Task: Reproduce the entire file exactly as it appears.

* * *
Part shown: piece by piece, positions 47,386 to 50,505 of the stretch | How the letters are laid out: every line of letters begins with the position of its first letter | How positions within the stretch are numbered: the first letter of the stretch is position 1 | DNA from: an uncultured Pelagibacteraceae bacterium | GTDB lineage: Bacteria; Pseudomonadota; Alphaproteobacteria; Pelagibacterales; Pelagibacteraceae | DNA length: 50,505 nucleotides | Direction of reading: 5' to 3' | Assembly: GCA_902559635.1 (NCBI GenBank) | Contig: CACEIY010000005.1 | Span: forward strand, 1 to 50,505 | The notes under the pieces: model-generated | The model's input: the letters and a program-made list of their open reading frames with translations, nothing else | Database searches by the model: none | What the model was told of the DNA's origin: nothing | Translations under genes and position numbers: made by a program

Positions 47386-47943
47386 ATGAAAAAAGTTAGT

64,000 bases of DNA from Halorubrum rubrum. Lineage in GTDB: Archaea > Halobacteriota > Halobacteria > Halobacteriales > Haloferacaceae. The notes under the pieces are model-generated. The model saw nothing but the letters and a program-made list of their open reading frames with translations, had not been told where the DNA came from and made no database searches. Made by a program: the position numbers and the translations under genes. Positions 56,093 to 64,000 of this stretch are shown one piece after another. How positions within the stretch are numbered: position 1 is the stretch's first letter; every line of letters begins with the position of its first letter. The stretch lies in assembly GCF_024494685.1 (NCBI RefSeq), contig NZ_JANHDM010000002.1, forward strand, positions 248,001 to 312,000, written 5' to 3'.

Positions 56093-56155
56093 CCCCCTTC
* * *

Part shown: piece by piece, positions 47,386 to 50,505 of the stretch | How the letters are laid out: every line of letters begins with the position of its first letter | How positions within the stretch are numbered: the first letter of the stretch is position 1 | DNA from: an uncultured Pelagibacteraceae bacterium | GTDB lineage: Bacteria; Pseudomonadota; Alphaproteobacteria; Pelagibacterales; Pelagibacteraceae | DNA length: 50,505 nucleotides | Direction of reading: 5' to 3' | Assembly: GCA_902559635.1 (NCBI GenBank) | Contig: CACEIY010000005.1 | Span: forward strand, 1 to 50,505 | The notes under the pieces: model-generated | The model's input: the letters and a program-made list of their open reading frames with translations, nothing else | Database searches by the model: none | What the model was told of the DNA's origin: nothing | Translations under genes and position numbers: made by a program

Positions 47386-47943
47386 ATGAAAAAAGTTAGT

64,000 bases of DNA from Halorubrum rubrum. Lineage in GTDB: Archaea > Halobacteriota > Halobacteria > Halobacteriales > Haloferacaceae. The notes under the pieces are model-generated. The model saw nothing but the letters and a program-made list of their open reading frames with translations, had not been told where the DNA came from and made no database searches. Made by a program: the position numbers and the translations under genes. Positions 56,093 to 64,000 of this stretch are shown one piece after another. How positions within the stretch are numbered: position 1 is the stretch's first letter; every line of letters begins with the position of its first letter. The stretch lies in assembly GCF_024494685.1 (NCBI RefSeq), contig NZ_JANHDM010000002.1, forward strand, positions 248,001 to 312,000, written 5' to 3'.

Positions 56093-56155
56093 CCCCCTTC